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Press Dossier    By Date   18/04/2024 IMF projects UAE growth at 4.2% for 2025, highest in 3 years

Khaleej Times, Thu, Apr 18, 2024 | Shawwal 9, 1445

IMF projects UAE growth at 4.2% for 2025, highest in 3 years

Emirates: The International Monetary Fund (IMF) on Tuesday projected higher growth for the UAE economy for next year than in 2023 and 2024, the highest in three years.

The World Economic Outlook released by IMF predicted 4.2 per cent GDP growth for 2025 as compared to 3.5 per cent for 2024 and 3.4 per cent for last year. In 2022, the UAE economy grew 7.9 per cent, bouncing back after the Covid-19 pandemic.

In the post-pandemic era, the UAE’s economy is being mainly driven by confidence in its policies, attracting talent and foreign direct investment from around the world in key sectors, especially real estate, travel and tourism and retail sectors. In addition, high oil prices are also supporting the growth of the economy.

However, the IMF reduced UAE’s GDP growth outlook for 2024 by half a per cent from 4.0 per cent in October 2023 to 3.5 per cent in the latest forecast.

The IMF projected higher growth for most of the oil exporting nations for next year as global geopolitical tensions from the Russia-Ukraine crisis to the Iran-Israel conflict kept the oil prices higher due to disruption fears.

GCC growth projection (%)

Economy 2023 2024 2025

UAE 3.4 3.5 4.2

Saudi Arabia -0.8 2.6 6.0

Bahrain 2.6 3.6 3.2

Qatar 1.6 2.0 2.0

Kuwait -2.2 -1.4 3.8

Oman 1.3 1.2 3.1

Major economies growth projection (%)

Economy 2023 2024 2025

USA 2.5 2.7 1.9

Europe 1.4 1.6 2.0

UK 0.1 0.5 1.5

Russia 3.6 3.2 1.8

Japan 1.9 0.9 1.0

India 7.8 6.8 6.5

China 5.2 4.6 4.1

Pakistan -0.2 2.0 3.5

Source: IMF

Recession avoided

The IMF said in its World Economic Outlook’s April 2024 edition that despite many gloomy predictions, the world avoided a recession, the banking system proved largely resilient, and majoremerging market economies did not suffer sudden stops.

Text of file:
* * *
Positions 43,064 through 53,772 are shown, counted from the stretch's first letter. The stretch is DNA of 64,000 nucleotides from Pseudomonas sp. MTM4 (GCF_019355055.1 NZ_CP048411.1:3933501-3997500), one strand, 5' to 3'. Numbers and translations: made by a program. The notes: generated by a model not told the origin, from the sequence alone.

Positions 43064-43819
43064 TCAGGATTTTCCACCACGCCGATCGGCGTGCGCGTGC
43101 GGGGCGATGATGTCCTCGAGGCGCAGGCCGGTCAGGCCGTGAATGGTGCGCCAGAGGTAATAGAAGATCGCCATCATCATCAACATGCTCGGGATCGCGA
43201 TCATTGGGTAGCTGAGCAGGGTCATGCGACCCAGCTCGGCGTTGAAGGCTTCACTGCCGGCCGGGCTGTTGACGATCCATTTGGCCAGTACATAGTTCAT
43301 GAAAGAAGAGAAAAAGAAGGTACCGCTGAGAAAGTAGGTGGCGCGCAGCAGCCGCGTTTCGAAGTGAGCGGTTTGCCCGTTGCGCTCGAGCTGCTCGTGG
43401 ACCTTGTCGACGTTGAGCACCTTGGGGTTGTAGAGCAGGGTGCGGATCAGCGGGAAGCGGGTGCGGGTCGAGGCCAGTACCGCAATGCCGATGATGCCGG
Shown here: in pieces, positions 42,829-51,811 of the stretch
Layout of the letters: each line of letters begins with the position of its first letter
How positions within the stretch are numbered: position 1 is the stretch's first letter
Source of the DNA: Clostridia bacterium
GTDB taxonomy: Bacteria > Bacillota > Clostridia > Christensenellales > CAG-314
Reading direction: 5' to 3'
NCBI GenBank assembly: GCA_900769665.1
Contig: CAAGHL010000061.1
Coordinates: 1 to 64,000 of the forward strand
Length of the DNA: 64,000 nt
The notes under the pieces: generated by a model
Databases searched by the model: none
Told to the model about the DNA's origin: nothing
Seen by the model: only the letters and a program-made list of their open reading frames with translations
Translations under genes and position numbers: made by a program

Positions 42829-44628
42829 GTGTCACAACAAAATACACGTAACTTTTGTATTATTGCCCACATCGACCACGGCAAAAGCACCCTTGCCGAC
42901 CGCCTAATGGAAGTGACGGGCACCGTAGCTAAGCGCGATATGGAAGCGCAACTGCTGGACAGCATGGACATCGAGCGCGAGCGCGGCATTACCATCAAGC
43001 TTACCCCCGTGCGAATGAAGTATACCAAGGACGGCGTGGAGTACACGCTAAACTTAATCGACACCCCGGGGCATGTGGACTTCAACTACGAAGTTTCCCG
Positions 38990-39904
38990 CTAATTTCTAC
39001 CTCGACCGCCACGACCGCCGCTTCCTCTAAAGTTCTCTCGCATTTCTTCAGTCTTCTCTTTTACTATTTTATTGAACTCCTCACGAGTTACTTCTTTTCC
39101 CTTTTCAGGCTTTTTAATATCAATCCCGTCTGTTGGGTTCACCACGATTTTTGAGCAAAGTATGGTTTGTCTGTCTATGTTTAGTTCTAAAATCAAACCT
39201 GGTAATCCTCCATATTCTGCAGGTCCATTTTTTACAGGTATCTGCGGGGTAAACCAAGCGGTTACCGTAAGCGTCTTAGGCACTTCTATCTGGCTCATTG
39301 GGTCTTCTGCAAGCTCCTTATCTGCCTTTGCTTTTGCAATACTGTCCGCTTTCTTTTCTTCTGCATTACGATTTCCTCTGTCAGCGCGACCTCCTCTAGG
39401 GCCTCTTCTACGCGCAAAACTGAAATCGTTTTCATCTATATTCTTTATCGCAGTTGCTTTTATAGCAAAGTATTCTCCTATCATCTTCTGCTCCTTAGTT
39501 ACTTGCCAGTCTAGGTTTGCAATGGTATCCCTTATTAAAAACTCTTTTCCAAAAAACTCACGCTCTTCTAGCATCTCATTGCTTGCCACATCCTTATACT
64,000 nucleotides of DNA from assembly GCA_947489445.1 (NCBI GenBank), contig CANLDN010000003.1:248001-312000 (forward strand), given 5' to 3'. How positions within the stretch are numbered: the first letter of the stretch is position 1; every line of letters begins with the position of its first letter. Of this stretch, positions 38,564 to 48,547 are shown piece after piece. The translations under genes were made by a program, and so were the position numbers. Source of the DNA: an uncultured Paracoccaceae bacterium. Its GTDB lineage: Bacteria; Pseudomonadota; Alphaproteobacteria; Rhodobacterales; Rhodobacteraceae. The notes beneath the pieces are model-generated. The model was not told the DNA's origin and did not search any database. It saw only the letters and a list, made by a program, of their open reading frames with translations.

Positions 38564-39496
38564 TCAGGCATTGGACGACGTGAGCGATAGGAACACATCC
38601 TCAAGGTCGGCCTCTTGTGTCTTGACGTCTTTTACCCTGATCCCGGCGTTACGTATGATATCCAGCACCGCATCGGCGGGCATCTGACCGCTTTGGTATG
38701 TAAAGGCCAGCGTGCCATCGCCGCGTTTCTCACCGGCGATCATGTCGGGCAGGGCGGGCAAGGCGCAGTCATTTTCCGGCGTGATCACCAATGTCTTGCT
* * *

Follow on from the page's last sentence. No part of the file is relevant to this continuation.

Moreover, the inflation surge — despite its severity and the associated cost-of-living crisis — did not trigger uncontrolled wage-price spirals. “Instead, almost as quickly as global inflation went up, it has been coming down,” it said.

According to IMF’s latest projections, growth for 2024 and 2025 will hold steady at around 3.2 per cent, with median headline inflation declining from 2.8 per cent at the end of 2024 to 2.4 per cent at the end of 2025. Most indicators point to a soft landing.

“Even more encouraging, we now estimate that there will be less economic scarring from the pandemic — the projected drop in output relative to pre-pandemic projections — for most countries and regions, especially for emerging market economies, thanks in part to robust employment growth. Astonishingly, the US economy has already surged past its pre-pandemic trend,” IMF said.

It said China’s economy is affected by the enduring downturn in its property sector.

“Domestic demand will remain lacklustre for some time unless strong measures and reforms address the root cause. Public debt dynamics are also of concern, especially if the property crisis morphs into a local public finance crisis. With depressed domestic demand, external surpluses could rise. The risk is that this will further exacerbate trade tensions in an already fraught geopolitical environment.”

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